What’s one thing you need to have in your fridge at any given time?
Cheese, milk and eggs. And soda.

If you could raid one woman’s closet, who would it be?
No idea. Maybe the Swedish Crown Princess Victoria? I’ve always liked her style.

If you could teach one subject in school what would it be?
Geology/Volcanology (which is what I currently teach).

What is your favorite movie?
It’s impossible to narrow it down to only one.

Twitter or Instagram?
Instagram.

Dogs or cats?
Dogs. Definitely dogs.

Dolphins or koalas?
Koalas? And dolphins.

Bird-watching or whale-watching?
Whale-watching. (Although combined puffin bird and whale watching is my favourite.)

Weirdest thing you’ve ever eaten?
I’m not very adventurous when it comes to food, but I had some weird whole fried fish in Indonesia (the eyes did freak me out a bit).

What’s your favorite band?
Lifehouse. And Scars on 45 and Queen (and so many others).

What country do you wish to visit?
Italy and Greece are high on the list.

What’s your favorite color?
Blue and purple.

Least favorite color?
Pink.

What color dress did you wear to your prom?
I didn’t have a prom.

Blow-dry or air-dry?
I prefer blow-dry my hair but I am too lazy so I usually air-dry it.

Pilates or yoga?
Both.

Jogging or swimming?
Swimming. And walking.

Best way to decompress?
Go for a long walk while listening to a good audiobook or podcast.

What’s the best thing to happen to you this year?
It’s too early to tell, but last year will be hard to beat. My best friend got married, I finished my PhD and moved to Iceland to start a new job.

Where would you love to live?
I’ve just moved to my dream city (Reykjavik). If I had to move again, I would probably move back to the UK.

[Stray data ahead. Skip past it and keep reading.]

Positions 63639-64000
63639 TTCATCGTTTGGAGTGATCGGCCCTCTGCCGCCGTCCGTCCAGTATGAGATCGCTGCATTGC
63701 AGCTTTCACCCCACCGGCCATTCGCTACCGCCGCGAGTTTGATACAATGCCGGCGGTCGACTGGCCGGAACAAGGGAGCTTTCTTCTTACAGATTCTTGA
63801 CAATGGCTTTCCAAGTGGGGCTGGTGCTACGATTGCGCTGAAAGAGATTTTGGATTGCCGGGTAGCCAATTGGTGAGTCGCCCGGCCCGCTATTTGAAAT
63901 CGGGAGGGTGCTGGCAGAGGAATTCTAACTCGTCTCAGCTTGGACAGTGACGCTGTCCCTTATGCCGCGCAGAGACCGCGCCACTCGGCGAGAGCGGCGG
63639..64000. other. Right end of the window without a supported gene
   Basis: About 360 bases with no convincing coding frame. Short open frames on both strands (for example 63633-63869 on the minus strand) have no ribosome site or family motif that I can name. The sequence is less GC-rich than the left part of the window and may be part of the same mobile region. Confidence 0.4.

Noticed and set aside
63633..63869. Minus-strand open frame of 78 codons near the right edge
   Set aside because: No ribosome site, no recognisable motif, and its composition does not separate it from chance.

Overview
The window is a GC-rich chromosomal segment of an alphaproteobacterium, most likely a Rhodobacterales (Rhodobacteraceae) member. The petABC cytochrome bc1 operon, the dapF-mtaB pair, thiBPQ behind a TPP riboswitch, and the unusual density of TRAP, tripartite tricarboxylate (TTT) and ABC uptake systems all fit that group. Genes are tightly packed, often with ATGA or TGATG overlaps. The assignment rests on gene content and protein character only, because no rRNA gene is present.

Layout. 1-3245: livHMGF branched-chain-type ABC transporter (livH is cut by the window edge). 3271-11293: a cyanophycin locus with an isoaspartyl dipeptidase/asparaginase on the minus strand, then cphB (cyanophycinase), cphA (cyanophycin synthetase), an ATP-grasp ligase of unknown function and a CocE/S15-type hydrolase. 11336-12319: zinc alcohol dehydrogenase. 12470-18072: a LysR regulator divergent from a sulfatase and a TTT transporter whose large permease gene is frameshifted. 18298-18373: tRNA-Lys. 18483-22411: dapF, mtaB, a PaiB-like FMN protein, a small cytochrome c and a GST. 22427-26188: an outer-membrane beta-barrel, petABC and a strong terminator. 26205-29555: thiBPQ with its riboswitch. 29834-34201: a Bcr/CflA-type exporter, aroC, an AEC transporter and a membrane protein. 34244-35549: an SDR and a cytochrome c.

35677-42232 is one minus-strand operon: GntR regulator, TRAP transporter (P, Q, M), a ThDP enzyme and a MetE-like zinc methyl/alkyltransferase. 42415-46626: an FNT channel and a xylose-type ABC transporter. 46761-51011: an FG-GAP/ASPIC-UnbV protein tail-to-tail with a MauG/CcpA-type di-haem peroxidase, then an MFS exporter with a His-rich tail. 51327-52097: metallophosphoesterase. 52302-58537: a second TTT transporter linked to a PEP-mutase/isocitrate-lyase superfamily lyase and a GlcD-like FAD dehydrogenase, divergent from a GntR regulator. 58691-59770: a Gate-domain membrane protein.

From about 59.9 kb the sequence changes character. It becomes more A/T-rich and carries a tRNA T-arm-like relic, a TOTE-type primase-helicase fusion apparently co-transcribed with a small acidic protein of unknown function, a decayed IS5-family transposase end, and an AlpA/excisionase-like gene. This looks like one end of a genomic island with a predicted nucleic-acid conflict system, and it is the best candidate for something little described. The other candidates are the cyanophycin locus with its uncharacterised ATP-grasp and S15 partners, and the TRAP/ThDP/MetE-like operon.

What’s your midnight snack?
Ice cream.

What do you usually order at Starbucks?
I prefer Coffee Bean and Tea Leaf over Starbucks, but when I go to Starbucks I tend to order either an earl grey tea or a hot chocolate.

Who is the last person you texted?
My sister.

What are three things you can’t live without?
Books, music, and my sister.

What’s the first thing you do in the morning?
Brush my teeth, and then have a cup of tea.

What is the question you get asked the most?
No idea.

What’s one word you use too much?
OK, and exactly.

Would you describe yourself as messy or neat?
Neat with a side order of messy.

What karaoke song would you sing without needing the monitor?
Ironic by Alanis Morissette (but only if I was the only one in the room).

What’s one skill you wish you had?
I wish I could sing (other in the shower) and dance (other than when no-one is watching).

What is the geekiest thing about you?
I learned html coding on my spare time when I was 13 or 14 (so that I could make tribute pages for my favourite movies, books, and artists).

 
(picture from someecards.com)

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Librocubicularist

Bookish (and not so Bookish) Thoughts #71

January 12, 2017 | 3 comments


 

1. This is how I’m choosing to approach 2017.

2. We’re finally going to see Rogue One tonight. I’ve tried to avoid spoilers, and have heard mostly good things about it, so I hope I won’t be disappointed.

3. I’m also looking forward to the new film adaptation of Agatha Christie’s Murder on the Orient Express, coming to theaters sometime next year.

4. I’ve started reading Victor Hugo’s Les Miserables, using the Serial Reader app. So far, getting one short section to read each day is working for me. I’m, however, getting a bit distracted because reading the book makes me want to listen to the soundtrack which makes me want to just want to watch the film again.

5. I’m trying to not buy so many books this year, but I caved in and bought The Gravity of Love by Sara Stridsberg (which Kate recommended to me). I cannot wait to start it.